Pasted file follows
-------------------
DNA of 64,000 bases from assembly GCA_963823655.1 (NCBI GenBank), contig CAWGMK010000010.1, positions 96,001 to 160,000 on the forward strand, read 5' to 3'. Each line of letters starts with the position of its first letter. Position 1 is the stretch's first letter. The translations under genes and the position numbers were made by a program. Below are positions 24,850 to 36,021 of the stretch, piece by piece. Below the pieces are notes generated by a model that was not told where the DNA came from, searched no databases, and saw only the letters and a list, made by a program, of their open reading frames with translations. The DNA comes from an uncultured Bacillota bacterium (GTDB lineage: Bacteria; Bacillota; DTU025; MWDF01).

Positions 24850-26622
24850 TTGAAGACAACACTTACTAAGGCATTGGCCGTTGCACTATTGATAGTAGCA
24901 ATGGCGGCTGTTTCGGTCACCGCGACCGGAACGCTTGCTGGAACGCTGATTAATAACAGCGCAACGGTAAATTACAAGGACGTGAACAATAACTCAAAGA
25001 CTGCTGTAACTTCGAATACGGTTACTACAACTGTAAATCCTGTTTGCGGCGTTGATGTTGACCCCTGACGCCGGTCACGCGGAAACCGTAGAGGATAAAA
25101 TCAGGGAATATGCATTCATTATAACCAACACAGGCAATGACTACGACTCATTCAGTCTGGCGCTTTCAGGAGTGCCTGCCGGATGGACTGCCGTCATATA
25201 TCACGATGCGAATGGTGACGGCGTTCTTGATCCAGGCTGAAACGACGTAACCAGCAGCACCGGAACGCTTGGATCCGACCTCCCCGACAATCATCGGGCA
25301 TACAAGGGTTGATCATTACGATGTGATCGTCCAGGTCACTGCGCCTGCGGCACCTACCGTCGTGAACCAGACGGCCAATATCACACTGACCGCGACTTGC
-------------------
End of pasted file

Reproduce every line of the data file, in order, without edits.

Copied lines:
DNA of 64,000 bases from assembly GCA_963823655.1 (NCBI GenBank), contig CAWGMK010000010.1, positions 96,001 to 160,000 on the forward strand, read 5' to 3'. Each line of letters starts with the position of its first letter. Position 1 is the stretch's first letter. The translations under genes and the position numbers were made by a program. Below are positions 24,850 to 36,021 of the stretch, piece by piece. Below the pieces are notes generated by a model that was not told where the DNA came from, searched no databases, and saw only the letters and a list, made by a program, of their open reading frames with translations. The DNA comes from an uncultured Bacillota bacterium (GTDB lineage: Bacteria; Bacillota; DTU025; MWDF01).

Positions 24850-26622
24850 TTGAAGACAACACTTACTAAGGCATTGGCCGTTGCACTATTGATAGTAGCA
24901 ATGGCGGCTGTTTCGGTCACCGCGACCGGAACGCTTGCTGGAACGCTGATTAATAACAGCGCAACGGTAAATTACAAGGACGTGAACAATAACTCAAAGA
25001 CTGCTGTAACTTCGAATACGGTTACTACAACTGTAAATCCTGTTTGCGGCGTTGATGTTGACCCCTGACGCCGGTCACGCGGAAACCGTAGAGGATAAAA
25101 TCAGGGAATATGCATTCATTATAACCAACACAGGCAATGACTACGACTCATTCAGTCTGGCGCTTTCAGGAGTGCCTGCCGGATGGACTGCCGTCATATA
25201 TCACGATGCGAATGGTGACGGCGTTCTTGATCCAGGCTGAAACGACGTAACCAGCAGCACCGGAACGCTTGGATCCGACCTCCCCGACAATCATCGGGCA
25301 TACAAGGGTTGATCATTACGATGTGATCGTCCAGGTCACTGCGCCTGCGGCACCTACCGTCGTGAACCAGACGGCCAATATCACACTGACCGCGACTTGC